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Chapter 13. Advanced Layout Techniques > FileMaker Extra: User Interface Heuris...

FileMaker Extra: User Interface Heuristics

We opened this chapter by saying we'd not preach to you about what makes a good interface and what doesn't. Well, we're breaking our word here. Although we won't argue about pop-up windows versus single-pane applications, whether or not buttons should be 3D beveled or just text on the screen, here are a few guidelines we recommend to all of our clients, students, and developers alike.

  • Use real world terminology— You should strive to speak your customer's language. Use terms they'll find familiar. In some cases you may need to retrain them, but whenever possible, leverage the body of knowledge already in place in an organization to make your system more intuitive.

  • Impart meaning with more than just labels— Text is only one of many things your users will see on a layout. They'll also see colors, shapes, headlines, subheads, footers, and so on. Use all the objects in your toolbox to impart meaning: consider, for example, coloring find layouts differently or perhaps making navigation buttons look different from functional buttons.

  • Give users the freedom to “click around” without fear— Users should be able to cancel out of any destructive function (delete, for example) so that they can explore your application and learn by doing.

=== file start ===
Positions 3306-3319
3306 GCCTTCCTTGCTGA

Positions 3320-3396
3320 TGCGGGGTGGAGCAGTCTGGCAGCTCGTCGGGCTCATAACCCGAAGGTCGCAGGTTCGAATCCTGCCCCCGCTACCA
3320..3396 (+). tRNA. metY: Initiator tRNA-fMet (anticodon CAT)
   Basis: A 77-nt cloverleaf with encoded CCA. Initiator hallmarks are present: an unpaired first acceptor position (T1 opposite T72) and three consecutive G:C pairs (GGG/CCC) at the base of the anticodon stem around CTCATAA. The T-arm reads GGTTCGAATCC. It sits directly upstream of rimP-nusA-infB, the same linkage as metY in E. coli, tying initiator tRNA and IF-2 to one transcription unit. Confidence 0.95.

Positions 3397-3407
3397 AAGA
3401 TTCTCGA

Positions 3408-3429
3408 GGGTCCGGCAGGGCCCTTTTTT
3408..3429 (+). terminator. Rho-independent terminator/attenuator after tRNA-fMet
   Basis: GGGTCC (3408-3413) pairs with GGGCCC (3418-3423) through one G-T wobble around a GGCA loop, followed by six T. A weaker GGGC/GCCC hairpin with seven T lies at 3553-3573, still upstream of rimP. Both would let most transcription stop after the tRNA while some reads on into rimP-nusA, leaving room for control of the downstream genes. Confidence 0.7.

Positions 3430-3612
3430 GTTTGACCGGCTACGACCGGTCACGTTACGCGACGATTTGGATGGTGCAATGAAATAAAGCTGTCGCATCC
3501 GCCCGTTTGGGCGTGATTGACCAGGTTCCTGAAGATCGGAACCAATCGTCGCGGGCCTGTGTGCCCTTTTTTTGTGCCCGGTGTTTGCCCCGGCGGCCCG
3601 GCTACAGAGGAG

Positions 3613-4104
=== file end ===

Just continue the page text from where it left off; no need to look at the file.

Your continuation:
• Be consistent— We can't stress this enough. Whatever colors, shapes, sizes, styles, and so on that you prefer, make sure your layouts follow whatever set of rules you establish. Name fields and buttons consistently, place them in the same positions, and give your users a visual grammar for your system they can learn.

  • Manage errors— Errors happen. Handle them behind the scenes whenever possible, but when they're unavoidable make sure you present the user with a graceful error routine that informs them, proffers a course of action, and then returns them to what they were doing.

  • Focus your screens— Less is more. White space is your friend. Leave the important bits on your layouts and dialogs and remove the objects that can be pushed elsewhere. If you offer focus to users, you will help them understand what to do on a given layout.

  • Remember your power users— Contrary to all the prior advice, don't forget your power users. Offer keyboard shortcuts through “Are you sure?” dialogs, give them simple Table view access to your data, and don't bother them with wizards.



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